This notion transforms the shopping experience from a goal-oriented errand to treasure hunt. While the product in the off-price stores is rarely factory seconds, a consumer needs to have a watchful eye to ensure they’re getting the best product for their money. In the past several years the off-price market has taken advantage of the struggling department stores and reaped the benefits of cancelled orders, and an abundance of inventory flowing into the off-price channel. It appears that for the foreseeable future, the off-price and channel will continue to thrive.

It ain’t just a river in Brazil

The giant responsible for wreaking so much of the havoc is, of course, Amazon, the behemoth that’s part retailer, part marketplace and 100% disruptive to the industry. It plagues the minds of every CEO, CMO and board member in retail, and the question most often asked is, “How do I compete against Amazon?”

That’s counterproductive, though. The better question to ask is, “How can I differentiate from Amazon?” There’s inherent risk in going head-to-head with Amazon, a different animal who deals in tremendous volume and is above all else a logistics company. Most retailers won’t be able to match their convenience, shipping offer/timing and breadth of product. But there are ways to engage either with Amazon, or create a unique shopping experience that Amazon just can’t replicate (at least at the present time). Amazon has over 90 million Prime subscribers in the United States, up from 63 million in 2016. The only thing that might slow this growth is the limited number of households in the US.

Deliver deliberately

Localization is a retail industry macro trend getting a lot of attention. In the past, standardization was the normal way of business, where all product selections and all locations were nearly identical, creating somewhat of a vanilla shopping and marketing experience. A recent Harvard Business Review article stated:

“Standardization can do the most strategic damage by forcing products and practices into molds. The resulting homogenization of business tends to undermine innovation, all the way up the supply chain. Managers become so focused on meeting tight operational targets—and stamping out exceptions—that they begin to consciously avoid the experimentation that leads to attractive new products, services, and processes. In the end, standardization erodes strategic differentiation and leads inexorably toward commoditization—and the lower growth and profitability that accompany it.”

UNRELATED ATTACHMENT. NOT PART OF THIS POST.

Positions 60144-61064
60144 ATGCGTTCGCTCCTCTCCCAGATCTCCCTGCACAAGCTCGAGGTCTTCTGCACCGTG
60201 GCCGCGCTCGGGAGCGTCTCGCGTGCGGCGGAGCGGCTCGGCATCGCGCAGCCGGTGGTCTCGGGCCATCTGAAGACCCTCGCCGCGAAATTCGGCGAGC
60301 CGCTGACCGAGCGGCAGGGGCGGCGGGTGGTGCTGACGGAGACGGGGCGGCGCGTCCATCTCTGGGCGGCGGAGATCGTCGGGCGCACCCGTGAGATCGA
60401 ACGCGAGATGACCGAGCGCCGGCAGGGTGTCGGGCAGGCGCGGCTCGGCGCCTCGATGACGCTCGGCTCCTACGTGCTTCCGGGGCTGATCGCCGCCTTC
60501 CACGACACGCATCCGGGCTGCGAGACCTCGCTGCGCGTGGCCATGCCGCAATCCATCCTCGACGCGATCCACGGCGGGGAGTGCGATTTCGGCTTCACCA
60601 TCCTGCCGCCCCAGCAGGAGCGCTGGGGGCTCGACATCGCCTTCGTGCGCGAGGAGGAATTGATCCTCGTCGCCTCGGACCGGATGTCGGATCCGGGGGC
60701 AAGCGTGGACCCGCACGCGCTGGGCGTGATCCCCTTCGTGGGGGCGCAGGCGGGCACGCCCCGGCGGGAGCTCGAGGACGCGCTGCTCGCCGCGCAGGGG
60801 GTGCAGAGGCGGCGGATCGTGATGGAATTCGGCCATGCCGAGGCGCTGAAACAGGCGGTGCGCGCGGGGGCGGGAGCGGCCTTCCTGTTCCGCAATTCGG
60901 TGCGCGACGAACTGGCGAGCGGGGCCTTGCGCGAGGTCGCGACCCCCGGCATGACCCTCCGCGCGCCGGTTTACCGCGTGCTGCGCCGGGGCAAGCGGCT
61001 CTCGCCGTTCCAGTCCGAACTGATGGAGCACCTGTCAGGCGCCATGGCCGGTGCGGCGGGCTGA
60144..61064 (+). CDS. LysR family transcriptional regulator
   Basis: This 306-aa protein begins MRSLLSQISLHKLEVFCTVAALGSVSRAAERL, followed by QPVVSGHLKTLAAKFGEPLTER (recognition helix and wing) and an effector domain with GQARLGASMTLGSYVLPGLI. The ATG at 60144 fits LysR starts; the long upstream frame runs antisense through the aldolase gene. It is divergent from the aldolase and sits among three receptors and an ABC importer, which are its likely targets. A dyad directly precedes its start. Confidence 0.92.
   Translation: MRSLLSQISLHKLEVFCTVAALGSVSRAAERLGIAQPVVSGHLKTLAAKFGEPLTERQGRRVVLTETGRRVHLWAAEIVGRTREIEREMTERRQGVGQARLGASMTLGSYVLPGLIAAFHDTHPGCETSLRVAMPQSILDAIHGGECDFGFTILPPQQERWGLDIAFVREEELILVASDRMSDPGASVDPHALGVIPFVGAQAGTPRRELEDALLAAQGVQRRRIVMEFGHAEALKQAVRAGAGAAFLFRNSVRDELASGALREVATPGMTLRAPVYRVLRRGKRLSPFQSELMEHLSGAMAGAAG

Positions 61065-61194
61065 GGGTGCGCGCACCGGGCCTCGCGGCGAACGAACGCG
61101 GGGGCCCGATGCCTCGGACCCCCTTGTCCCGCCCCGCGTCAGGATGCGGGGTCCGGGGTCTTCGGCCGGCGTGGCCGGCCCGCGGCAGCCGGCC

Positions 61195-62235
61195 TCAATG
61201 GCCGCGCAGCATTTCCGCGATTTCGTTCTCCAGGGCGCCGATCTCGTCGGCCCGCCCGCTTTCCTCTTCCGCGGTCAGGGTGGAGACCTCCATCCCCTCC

Localization can take on many forms for different retailers. Some might look at product assortment to determine the right mix of product by local trade area. Others focus on local engagements with charities—Dick’s Sporting Goods has put forth an effort to be the sponsor of Little League ballfields across the country. And retailers also look to make in-store experiences that mirror local shoppers, creating customer-centric engagements that make them comfortable while shopping.  As technology continues to develop and more companies take advantage of data to understand their consumer, the idea of localization will continue to expand and the standardization of retail will eventually disappear.

There’s no refuting Jan Kniffen’s comment on acting to avoid losing share. What he calls out needs to be part of any retail strategy discussion. But as the industry continues to evolve, this statement will resonate more clearly with those old-schoolers resisting change. This means it’s important to commit as soon as possible to the direction that’s best for your business. Off-price works for some, online is table-stakes for most… Localization is just common sense at this juncture, though. Standardized stores don’t fit everyone everywhere. Tailor your retail presence to the needs of your consumers by zip code to remain relevant and spur growth. Use data to uncover what they want and need, and you could go from simply surviving to thriving long-term.